Official Washington is bracing for another epic battle over President Obama's next nomination to the Supreme Court, which should come in the next few weeks. The trigger was Justice John Paul Stevens's recent announcement that he is retiring, opening up a "liberal" seat on the court and prompting all sides to begin preparations for what will surely be trench warfare.
Obama met last week with key senators to smooth the way, and he expressed confidence that "we can come up with a nominee who will gain the confidence of the Senate and the confidence of the country, and the confidence of individuals who look to the court to provide even-handed justice to all Americans." But based on recent history, the president was being too optimistic. Even his aides predict rough times ahead. That's because the court plays such a central role in our national life that just about every major interest group wants to shape the panel according to its own values. Various organizations use a nomination fight to raise money, often by scaring their supporters into thinking that if the outcome goes against them, Armageddon will be just around the corner.
Obama's front-runners appear to be Solicitor General Elena Kagan, Merrick Garland of the U.S. Court of Appeals for the District of Columbia, and Diane Wood of the U.S. Court of Appeals for the Seventh Circuit in Chicago. All three worked in President Bill Clinton's administration and are considered stellar legal minds.
But the signs of struggle are already emerging. Kagan, considered by many in Washington as Obama's most likely choice, has prompted attacks from the right. One concern among conservatives is an E-mail she sent to students and faculty members in October 2003, shortly after she became dean of Harvard Law School. She complained that military recruiters were allowed on campus even though they endorsed practices that she said violated the university's anti-discrimination policy. She was referring to the military's prohibition of openly gay people from serving in the armed forces. "This action causes me deep distress," Kagan wrote. "I abhor the military's discriminatory recruitment policy," which she called "a moral injustice of the first order." Conservatives are ready to make this a major issue in her confirmation hearings, though it is expected to be only a small part of their attack if Kagan is Obama's choice. CBS published a blog entry in which a writer said that Kagan is a lesbian, which she and the White House deny. CBS initially added a note to the post with the White House's objections and later removed the entry from their site. The incident illustrates how personal the whole nomination business has become, and all over the capital, conservatives are researching Kagan's record as well as those of other possible nominees looking for strike points. "There's going to be a food fight," says Democratic pollster Geoff Garin. "The question is whether there will be a filibuster." If so, the Democrats, who hold a 59 to 41 majority, will need at least one Republican vote to move the nomination forward.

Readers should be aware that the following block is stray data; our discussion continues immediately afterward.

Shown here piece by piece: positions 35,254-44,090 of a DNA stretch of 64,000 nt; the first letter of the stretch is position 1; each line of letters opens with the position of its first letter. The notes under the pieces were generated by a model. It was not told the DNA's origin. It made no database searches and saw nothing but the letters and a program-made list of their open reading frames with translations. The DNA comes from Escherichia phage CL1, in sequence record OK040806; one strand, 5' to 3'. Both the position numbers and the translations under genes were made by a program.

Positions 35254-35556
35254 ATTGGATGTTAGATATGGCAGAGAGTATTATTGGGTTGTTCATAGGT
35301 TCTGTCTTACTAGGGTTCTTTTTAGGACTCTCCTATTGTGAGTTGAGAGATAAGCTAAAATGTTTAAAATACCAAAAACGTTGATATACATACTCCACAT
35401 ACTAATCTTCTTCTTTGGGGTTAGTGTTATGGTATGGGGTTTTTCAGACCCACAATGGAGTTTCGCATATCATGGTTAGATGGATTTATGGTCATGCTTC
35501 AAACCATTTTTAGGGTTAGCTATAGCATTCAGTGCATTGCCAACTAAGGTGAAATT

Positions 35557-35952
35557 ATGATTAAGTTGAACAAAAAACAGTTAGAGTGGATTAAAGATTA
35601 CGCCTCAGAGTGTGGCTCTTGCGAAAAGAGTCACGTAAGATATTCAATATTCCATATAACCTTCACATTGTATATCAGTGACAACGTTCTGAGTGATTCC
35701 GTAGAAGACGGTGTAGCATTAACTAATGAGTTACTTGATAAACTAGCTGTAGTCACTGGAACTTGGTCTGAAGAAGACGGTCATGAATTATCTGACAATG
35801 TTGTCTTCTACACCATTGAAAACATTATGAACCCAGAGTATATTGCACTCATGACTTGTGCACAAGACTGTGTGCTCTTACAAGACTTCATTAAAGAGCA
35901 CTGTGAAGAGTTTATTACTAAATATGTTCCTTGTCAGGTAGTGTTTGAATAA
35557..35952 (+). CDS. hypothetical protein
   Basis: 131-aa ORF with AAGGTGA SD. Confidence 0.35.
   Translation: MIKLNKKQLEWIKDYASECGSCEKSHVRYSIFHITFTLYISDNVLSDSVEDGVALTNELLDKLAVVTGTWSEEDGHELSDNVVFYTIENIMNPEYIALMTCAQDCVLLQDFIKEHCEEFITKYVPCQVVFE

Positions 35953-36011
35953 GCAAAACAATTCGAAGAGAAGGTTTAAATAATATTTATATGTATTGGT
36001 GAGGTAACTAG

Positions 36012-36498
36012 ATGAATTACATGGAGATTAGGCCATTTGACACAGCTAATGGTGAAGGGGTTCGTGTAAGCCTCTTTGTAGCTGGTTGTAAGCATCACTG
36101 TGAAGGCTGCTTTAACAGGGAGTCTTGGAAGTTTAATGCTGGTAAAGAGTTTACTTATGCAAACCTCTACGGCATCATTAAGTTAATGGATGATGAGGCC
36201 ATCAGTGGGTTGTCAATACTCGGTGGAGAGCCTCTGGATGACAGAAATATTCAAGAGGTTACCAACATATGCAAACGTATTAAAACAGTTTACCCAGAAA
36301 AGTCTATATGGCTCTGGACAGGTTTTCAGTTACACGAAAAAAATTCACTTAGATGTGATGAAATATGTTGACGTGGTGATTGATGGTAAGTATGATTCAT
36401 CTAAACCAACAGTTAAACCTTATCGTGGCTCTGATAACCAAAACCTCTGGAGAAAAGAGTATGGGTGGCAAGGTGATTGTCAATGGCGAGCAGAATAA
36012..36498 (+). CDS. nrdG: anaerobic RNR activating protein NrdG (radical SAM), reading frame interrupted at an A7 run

"There's no 'Kumbaya' going on—it's gotten harsh and bitter," says historian Doug Brinkley. He traces the acrimony to President Nixon's controversial and unsuccessful high court nominations of Clement Haynsworth and Harrold Carswell in 1969 and 1970, respectively, and later, the defeat of Ronald Reagan's nomination of Robert Bork in 1987, and the divisive but successful nomination of Clarence Thomas by George H.W. Bush in 1991. "Now it's almost par for the course," Brinkley says. The pattern is for opponents to dredge up everything they can to harm a nominee, including books checked out of a library and movies rented from a video store. "We live in glass houses," he says, and the result too often is a media circus.
Every recent nominee has endured some form of the assault strategy, including Sonia Sotomayor, who was confirmed last year, and both John Roberts and Samuel Alito, who were nominated by President George W. Bush and confirmed a few years ago.
"Regrettably, we are in a time where regardless of who is picked, there is a cottage industry around these nominations and around making these nominations political fights," says White House Press Secretary Robert Gibbs. "We're not naive enough to think that somehow there's a person out there that will satisfy each and every member of that class and of the U.S. Senate." Unfortunately, experts say he's right, and it will likely be a long, hot summer for the nominee.